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Travelling around Ireland by train: ‘I think the friendliness is part of the Irish spirit. I even like the blarney’


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For Marie Des Marais, a septuagenarian from Wisconsin in the US, being in Ireland is all about “the blarney”.

She and her younger sister Nancy Lietz (78) are standing among four generations of her family on the concourse of Kent Station in Cork waiting to board a train to Dublin. A habitual traveller, Marie has treated the group of 12 to a jaunt around Ireland.

In my case, a longer but more regularly taken journey is about to begin: home to Westport, Co Mayo via Heuston Station. It should take about seven hours but there are some hurdles to clear. There’s the onslaught of pecking pigeons to avoid while queuing for a coffee in Heuston; finding a seat on an often-overcrowded westbound train with no catering facilities and few staff; and enduring the chatter of excited GAA fans sneaking in a few beers, their post-match analysis reaching cacophonic levels by the time the train crosses the Shannon in Athlone.

The Wisconsinites know nothing yet about the pigeons in Dublin’s main train station – they are just excited about staying in a city centre hotel and visiting Temple Bar. A week earlier they flew into Shannon Airport, rented three cars and toured around Co Galway before travelling to Co Cork and basing themselves in the scenic village of Crosshaven.

“We are very excited about going to Dublin now,” says Marie. “We are staying at the Drury Court Hotel by St Stephen’s Green and the Temple Bar is first on our list to visit. A number of the group will be visiting the Guinness factory which I’ve been told is like going to the Holy Land.”

Some of Marie’s younger nieces and nephews had never travelled abroad before this trip and Marie wanted to treat everyone to a visit to “the friendliest country in the world”.

“This is my fourth time here and in all of my travels I can’t think of a country whose people are more personable, friendly and down-to-earth,” she says. “I think the friendliness is part of the Irish spirit. I even like the blarney. I love the fact that if you ask for a direction and even if they don’t know the way, you will be given a route anyway.”

The level of friendliness among Irish Rail staff in Kent Station is always palpable, as is the consistently high standard of cleanliness in the ladies bathrooms. That certainly is not this frequent train traveller’s experience in Heuston, which has teams of contracted security guards walking the concourse but a sense of support from Irish Rail staff is not clearly evident or always available there.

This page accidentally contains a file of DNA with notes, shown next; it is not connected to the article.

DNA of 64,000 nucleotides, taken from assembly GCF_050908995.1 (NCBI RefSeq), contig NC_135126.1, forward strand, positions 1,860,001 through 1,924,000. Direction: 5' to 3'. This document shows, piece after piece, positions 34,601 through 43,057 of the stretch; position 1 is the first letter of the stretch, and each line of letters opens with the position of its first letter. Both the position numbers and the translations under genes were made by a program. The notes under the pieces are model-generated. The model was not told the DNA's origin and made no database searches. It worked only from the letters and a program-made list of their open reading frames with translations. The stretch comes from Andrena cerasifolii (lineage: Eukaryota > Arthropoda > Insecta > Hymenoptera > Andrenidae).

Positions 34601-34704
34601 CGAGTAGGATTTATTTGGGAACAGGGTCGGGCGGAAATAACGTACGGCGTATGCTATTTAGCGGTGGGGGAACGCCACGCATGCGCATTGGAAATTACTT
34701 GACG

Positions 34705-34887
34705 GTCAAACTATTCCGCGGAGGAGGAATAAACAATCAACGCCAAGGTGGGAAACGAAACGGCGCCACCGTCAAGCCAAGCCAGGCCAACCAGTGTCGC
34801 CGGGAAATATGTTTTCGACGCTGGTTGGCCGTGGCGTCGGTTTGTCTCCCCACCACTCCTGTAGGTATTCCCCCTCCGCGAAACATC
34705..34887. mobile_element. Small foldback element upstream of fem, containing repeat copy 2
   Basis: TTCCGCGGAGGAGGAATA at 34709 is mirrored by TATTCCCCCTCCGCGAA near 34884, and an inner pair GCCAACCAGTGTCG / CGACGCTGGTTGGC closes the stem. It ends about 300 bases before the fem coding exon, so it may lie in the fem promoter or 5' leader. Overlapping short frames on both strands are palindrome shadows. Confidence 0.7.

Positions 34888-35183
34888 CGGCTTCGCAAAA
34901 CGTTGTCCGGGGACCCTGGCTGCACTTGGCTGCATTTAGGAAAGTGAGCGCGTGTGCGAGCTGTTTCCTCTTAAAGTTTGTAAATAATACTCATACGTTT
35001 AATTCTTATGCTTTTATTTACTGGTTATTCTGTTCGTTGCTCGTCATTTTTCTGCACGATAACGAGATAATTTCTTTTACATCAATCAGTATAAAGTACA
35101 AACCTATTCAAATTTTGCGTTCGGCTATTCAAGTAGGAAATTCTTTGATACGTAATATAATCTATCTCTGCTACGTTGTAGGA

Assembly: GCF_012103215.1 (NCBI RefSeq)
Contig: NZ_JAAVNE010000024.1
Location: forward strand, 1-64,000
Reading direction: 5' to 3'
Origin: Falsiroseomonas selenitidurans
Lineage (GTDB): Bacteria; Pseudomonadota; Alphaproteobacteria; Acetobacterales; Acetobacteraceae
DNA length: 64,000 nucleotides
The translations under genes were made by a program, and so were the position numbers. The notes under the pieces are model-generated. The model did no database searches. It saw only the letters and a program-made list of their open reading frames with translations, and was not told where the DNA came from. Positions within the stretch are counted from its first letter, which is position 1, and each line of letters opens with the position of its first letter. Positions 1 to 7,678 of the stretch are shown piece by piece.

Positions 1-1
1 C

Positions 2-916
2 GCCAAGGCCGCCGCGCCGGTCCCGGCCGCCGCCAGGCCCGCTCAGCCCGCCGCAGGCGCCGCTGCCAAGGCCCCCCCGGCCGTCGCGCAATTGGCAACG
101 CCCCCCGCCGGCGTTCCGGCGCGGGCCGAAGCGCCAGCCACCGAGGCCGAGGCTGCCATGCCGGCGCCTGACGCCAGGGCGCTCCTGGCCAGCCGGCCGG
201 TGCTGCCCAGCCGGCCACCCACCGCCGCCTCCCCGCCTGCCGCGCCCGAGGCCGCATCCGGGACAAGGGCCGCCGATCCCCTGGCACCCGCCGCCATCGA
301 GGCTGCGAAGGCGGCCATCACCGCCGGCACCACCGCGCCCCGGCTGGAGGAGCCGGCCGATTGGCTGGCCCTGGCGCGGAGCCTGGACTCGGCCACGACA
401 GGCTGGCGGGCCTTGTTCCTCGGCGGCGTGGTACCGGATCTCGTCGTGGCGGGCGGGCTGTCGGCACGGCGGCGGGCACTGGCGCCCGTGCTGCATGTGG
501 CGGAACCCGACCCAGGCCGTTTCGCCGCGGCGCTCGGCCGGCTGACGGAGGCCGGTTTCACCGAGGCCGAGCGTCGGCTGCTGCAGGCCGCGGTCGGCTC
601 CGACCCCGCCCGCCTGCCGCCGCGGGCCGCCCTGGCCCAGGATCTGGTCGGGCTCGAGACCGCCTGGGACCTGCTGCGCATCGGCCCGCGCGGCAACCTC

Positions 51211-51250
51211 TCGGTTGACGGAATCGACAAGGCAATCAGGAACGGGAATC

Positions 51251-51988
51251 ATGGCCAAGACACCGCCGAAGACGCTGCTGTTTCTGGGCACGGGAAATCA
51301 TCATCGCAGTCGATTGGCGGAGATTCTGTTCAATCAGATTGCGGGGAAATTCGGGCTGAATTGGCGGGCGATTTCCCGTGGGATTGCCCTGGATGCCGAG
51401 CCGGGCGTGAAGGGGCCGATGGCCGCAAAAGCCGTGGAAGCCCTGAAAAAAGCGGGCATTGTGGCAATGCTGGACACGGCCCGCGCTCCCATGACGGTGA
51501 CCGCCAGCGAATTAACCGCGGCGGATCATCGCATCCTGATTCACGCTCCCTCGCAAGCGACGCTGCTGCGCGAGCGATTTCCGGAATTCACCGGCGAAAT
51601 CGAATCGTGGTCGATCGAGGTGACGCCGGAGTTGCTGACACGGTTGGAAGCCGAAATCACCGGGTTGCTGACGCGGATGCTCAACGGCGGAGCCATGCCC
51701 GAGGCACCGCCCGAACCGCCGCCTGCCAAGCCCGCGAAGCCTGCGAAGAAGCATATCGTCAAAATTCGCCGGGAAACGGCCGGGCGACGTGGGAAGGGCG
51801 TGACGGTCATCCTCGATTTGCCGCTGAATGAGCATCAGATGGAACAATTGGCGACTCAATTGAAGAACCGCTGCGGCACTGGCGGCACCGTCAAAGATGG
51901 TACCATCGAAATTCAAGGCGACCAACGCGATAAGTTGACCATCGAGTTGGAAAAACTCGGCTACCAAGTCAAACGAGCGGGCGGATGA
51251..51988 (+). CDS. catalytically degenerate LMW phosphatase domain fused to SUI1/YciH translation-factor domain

Catherine Jetson, a tourist from Hobart in Tasmania, noted a similar issue when travelling from Limerick Junction to Cork a few days earlier. She was using a Eurail pass, which is valid in 33 European countries.

“I thought coming to an English-speaking country would be easier, having just visited France and Italy, but the level of information and communication in the station [Heuston] wasn’t good and I wasn’t sure who to ask,” she said.

“I had no idea I could book a seat online on Irish Rail and when I arrived in the station I found that there wasn’t a lot of information about where to go on the platform.”

Like so many visitors, Jetson’s ancestors came from Ireland. Indeed, some of them were convicts from Kerry and Cork who were transported to Tasmania in the early 1800s and around potato famine times. She also has maternal relatives from Co Clare who emigrated to New South Wales in the late 1800s and early 1900s.

“Apparently some of the convicts committed petty crimes – stealing food, sheep rustling – so that they would be sent to such a faraway land. I think the parish priest used to help to send young girls especially for a better way of life, or in many cases they were sponsored by older brothers already out there.”

Jetson’s visit to Ireland is the culmination of a European trip during which she visited Rome and Milan, Nice and Lourdes and met her husband in Bordeaux after he had completed a 900km trek along the Camino de Santiago. He then returned home to their young adult children.

“We were here for our honeymoon 23 years ago but on this return visit I plan to visit the little villages where my ancestors came from and go to the cemeteries where some of them are buried,” she says. “I’m also really looking forward to meeting my grandfather’s late wife’s family and to exchange some photos which are over 100 years old.”

There are members of another family planning to open old photo albums on the train from Heuston to Westport. Joanie Murphy, from Chicago, is travelling with her daughter Ellie and niece Moira Tierney, with other members of their travelling party having driven ahead to Westport in a hire car.

Murphy’s late father was from Castleisland, Co Kerry and her late mother was from Bushfield, near Charlestown, Co Mayo. They emigrated to Chicago in the 1950s, aged in their late teens, and now their descendants are gathering in the auld sod to meet two maternal aunts still living in Co Mayo.

“We came into Ireland three days ago and this has been our first train journey. It really has been a real easy ride. We bought the tickets online, although we were a little confused initially because our hotel receptionist sent us to Connolly Station by mistake, and then we had to take the tram to Heuston, so that got us a little messed up,” Murphy says.

Despite the temptation, a question was not asked about a certain upcoming electoral battle involving a prominent US figure whose ancestry has been traced back to Co Mayo. However, in Kent station, an Irish Rail conductor confirmed what will happen in the event of a defeat for president Joe Biden.

“If [Donald] Trump gets in, they all say they are moving here.”

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